Here are the sources I have found most useful on each topic.


  1. My Advanced Bidding is a complement to these notes, and should be available in the same place you found them.
  2. Standard Bidding With SAYC, by Ned Downey and Ellen Pomer, Masterpoint Press, Toronto, 2005. This really seems to be the only printed book devoted to this purpose, beyond a little handout you can get from ACBL.
  3. 25 Bridge Conventions You Should Know, by Barbara Seagram and Marc Smith, Masterpoint Press, Toronto, 1999; and 25 More Bridge Conventions You Should Know, by Barbara Seagram and Marc Smith, Masterpoint Press, Toronto, are wonderfully expository with reviews and quizzes. All of the “25” series books have taught me something. One of them is on Two Over One.
  4. Points Schmoints!, by Marty Bergen, Bergen Press, Palm Beach Gardens, FL, 1994.
  5. Slam Bidding Made Easier, by Marty Bergen, Palm Beach Gardens, FL, 2008. A workbook is also available. This book contains the alternative hand evaluation method that Bergen devised in full detail, also with great details about control bidding and useful slam conventions.
  6. The Weak No-trump: How to Play It, How to Play Against It, by Andy Stark.
  7. Eddie Kantar Teaches Modern Bridge Defense, by Eddie Kantar, Masterpoint Press, Toronto, 1999. This part centers on leading, card play and signalling.
  8. Eddie Kantar Teaches Advanced Bridge Defense, by Eddie Kantar, Masterpoint Press, Toronto, ISBN 1-894154-03-7, 1999. This part centers on strategy, counting, and technique.
  9. Opening Leads, by Mike Lawrence, C & T Bridge Supplies, Los Alamitas, CA, 1966. This is so comprehensive it is a challenge but well worth it. My scores improved sharply after I read it. Many of Lawrence’s other writings on specialized topics, including balancing and overcalls, are similarly difficult and worthwhile.
  10. Eddie Kantar Teaches Topics in Declarer Play at Bridge, by Eddie Kantar, Master Point Press, Toronto, 2002. There are many older such books, including ones by Dorothy Hayden Truscott and William S. Root, each of which is worth reading.
  11. Card Play Technique, or, The Art Of Being Lucky, by Victor Mollo and Nico Gardener. B. T. Batsford Ltd., London, 1955.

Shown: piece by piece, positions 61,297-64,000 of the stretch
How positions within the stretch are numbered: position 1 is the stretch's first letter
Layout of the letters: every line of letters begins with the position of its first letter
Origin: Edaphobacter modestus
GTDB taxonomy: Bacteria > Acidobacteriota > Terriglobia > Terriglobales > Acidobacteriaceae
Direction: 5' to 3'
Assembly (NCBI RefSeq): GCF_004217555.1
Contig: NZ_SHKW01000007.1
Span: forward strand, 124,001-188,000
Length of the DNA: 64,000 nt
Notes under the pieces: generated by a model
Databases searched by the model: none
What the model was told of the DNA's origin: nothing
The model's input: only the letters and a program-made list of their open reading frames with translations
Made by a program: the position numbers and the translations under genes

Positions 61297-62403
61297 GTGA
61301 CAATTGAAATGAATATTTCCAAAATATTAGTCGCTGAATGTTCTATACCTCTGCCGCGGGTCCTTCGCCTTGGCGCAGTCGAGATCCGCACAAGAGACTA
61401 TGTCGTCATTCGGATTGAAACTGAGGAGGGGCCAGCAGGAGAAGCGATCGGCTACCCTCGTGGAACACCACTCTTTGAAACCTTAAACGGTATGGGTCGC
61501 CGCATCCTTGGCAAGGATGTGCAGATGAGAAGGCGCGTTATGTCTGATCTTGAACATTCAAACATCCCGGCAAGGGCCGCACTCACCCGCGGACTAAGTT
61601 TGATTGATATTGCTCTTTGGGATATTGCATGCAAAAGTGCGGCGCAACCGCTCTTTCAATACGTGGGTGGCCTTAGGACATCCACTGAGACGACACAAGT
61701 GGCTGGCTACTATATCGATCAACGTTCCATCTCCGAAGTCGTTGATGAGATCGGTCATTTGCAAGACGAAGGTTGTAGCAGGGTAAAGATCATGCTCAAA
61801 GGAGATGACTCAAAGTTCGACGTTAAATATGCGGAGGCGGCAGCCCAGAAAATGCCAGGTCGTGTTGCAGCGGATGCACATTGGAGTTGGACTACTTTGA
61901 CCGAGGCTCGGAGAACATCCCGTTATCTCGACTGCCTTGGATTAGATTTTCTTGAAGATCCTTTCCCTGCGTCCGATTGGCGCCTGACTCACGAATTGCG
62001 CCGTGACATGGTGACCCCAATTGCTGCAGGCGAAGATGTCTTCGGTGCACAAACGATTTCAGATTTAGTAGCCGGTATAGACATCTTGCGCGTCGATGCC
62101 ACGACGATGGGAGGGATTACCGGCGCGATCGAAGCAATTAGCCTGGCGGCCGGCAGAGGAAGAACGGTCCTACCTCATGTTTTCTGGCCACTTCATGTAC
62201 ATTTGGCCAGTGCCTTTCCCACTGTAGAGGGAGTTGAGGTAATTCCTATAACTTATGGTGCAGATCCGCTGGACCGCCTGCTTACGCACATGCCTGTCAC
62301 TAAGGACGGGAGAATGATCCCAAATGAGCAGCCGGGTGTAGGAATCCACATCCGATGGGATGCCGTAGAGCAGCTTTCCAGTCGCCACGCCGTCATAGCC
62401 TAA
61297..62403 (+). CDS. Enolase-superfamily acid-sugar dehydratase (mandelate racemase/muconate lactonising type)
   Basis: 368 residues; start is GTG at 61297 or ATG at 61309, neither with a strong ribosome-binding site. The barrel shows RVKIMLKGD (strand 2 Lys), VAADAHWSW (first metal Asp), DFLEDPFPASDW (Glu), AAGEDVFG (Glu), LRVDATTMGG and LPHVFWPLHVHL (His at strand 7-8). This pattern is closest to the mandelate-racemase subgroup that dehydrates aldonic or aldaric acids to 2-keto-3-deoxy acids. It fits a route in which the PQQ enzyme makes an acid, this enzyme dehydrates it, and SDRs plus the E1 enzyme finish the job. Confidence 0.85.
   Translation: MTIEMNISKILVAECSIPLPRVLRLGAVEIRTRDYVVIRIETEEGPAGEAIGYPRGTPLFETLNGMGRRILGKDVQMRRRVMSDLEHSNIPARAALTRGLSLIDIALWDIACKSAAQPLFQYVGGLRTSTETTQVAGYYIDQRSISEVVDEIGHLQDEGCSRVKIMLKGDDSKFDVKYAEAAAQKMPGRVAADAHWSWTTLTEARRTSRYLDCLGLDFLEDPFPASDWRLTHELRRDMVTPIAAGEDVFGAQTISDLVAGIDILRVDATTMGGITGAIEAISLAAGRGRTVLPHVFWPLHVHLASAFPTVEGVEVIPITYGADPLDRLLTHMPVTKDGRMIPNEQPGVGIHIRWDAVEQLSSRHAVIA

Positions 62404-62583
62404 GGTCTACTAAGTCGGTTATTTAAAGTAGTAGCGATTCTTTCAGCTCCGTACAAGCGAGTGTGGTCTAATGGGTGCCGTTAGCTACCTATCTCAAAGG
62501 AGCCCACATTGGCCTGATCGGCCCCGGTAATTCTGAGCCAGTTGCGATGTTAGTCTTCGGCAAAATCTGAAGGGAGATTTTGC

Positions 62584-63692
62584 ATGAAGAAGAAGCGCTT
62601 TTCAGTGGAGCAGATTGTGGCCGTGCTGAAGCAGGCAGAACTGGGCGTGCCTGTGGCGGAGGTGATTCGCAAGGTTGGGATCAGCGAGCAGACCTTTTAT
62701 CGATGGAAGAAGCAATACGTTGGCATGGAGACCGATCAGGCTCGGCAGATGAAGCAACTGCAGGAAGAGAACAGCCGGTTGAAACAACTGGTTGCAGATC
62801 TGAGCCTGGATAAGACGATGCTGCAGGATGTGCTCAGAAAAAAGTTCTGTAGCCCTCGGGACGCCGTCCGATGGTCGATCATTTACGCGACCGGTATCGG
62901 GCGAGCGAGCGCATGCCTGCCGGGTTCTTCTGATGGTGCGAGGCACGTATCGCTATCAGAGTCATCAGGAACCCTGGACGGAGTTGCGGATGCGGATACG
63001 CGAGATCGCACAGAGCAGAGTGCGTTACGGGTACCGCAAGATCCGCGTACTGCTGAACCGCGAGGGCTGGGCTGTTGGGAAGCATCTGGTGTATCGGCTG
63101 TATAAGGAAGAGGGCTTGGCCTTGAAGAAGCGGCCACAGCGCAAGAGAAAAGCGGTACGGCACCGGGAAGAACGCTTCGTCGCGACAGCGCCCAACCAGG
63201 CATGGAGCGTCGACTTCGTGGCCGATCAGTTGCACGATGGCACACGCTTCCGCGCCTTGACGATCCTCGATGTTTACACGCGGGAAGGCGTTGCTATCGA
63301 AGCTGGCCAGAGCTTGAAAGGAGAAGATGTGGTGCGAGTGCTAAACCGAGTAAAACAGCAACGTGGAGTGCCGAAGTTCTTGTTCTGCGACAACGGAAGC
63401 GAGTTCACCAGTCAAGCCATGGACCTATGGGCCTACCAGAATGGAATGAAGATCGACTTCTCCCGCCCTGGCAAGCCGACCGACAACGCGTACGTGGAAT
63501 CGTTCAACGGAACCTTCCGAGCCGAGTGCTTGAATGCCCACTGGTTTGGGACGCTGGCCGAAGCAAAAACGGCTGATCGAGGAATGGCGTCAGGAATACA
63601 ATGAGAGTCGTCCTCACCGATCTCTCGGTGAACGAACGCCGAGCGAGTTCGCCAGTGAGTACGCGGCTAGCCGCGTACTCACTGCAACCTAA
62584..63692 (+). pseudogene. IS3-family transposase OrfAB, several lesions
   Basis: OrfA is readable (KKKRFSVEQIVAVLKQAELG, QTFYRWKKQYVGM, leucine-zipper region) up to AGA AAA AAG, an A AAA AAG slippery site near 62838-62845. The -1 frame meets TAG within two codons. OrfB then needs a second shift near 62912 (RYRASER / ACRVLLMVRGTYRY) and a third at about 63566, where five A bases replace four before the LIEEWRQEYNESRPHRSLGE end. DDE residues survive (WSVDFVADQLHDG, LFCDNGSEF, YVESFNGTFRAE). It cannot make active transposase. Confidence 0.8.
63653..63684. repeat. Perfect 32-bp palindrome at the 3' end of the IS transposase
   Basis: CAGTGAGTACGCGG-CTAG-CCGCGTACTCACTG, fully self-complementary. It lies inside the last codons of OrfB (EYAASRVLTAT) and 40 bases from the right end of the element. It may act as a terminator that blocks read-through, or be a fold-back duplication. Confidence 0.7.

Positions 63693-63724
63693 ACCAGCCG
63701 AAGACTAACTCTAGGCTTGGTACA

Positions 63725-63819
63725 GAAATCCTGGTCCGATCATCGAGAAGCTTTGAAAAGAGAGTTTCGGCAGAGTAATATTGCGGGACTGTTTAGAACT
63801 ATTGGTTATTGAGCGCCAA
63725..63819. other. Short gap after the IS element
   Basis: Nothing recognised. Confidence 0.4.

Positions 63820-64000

12. The Play of the Hand At Bridge, by Louis H. Watson. I first read this at age 12, when I had nobody to play with. I probably picked it out because it was one of the biggest books in our little public branch library. First published in 1934, nowadays one reads the modernized version by Sam Fry, Jr. written in 1958. It remains one of the best.
  13. Precision Today, Second Edition,by David Berkowitz and Brent Manley, DBM Publications, Memphis, TN, 2010 explains one of the “strong club” systems, which many experts play. It is worth at least having some idea of such systems and how to defend against them. Two versions are given in Advanced Bidding.
  14. The Official Encylopedia of Bridge, 7th Edition, Brent Manley ed., published by the American Contract Bridge League, Horn Lake, MS, 2011. Everything you ever wanted to know – and the section on how to play card combinations is to be frequently consulted after you fail in that department.


  1. The Bridge Guys <> site is my go-to place when I want to look something up.

  2. The Fifth Chair Foundation <>, has a wonderful archive <>. Two of the documents, SAYC OKBridge Style, by Anna Marsh et. al., and Two Over One OKBridge Style - Clarified, by Anna Marsh et. al., are pretty complete both as to system and many basic conventions. I do not care for the 2/1 books by Hardy (on literary, not bridge, grounds).

  3. Bridge Base Online <> (Fred Gitelman) is home to massive amounts of material both directly and at the associated clubs such as the Beginner and Intermediate Lounge (BIL) and the Intermediate and Advanced Club (IAC). You can practice playing with three robots there, and mousing over the bids tells you what they will mean to the robots; but the robot plays Two Over One and a rather odd set of conventions.

  4. Improving 2/1 by Fred Gitelman, is a long and thought-provoking discussion of 2/1 and slam bidding. This is for very serious partnerships.

  5. Bridge Baron (available at Great Game Products < allows you to play your SAYC or Two Over One with the computer, and to customize the set of conventions. Just ask for a hint when unsure of what the right bid is. Unfortunately Bridge Baron is expensive and they ask for half the purchase price again every year to keep it up to date. Versions are also available for mobile phones and tablets and smart readers.

    There are other competitors too. Look for ones that have won the robot championships.

  6. The Wednesday Game ( <> has a lot of bridge information especially on conventions.

  7. Vu-Bridge ( <> has many games to replay and practice.

  8. <> – be a member, see your points, look up convention charts, what the convention card means, find a club or tournament. There is a really great series of explanations about how to fill out your convention card.


There are now many software courses available as CDs. Noteworthy are Lawrence’s two courses on counting, his course on 2/1, and Kantar’s books mentioned above. Visual learners may find these more effective than books.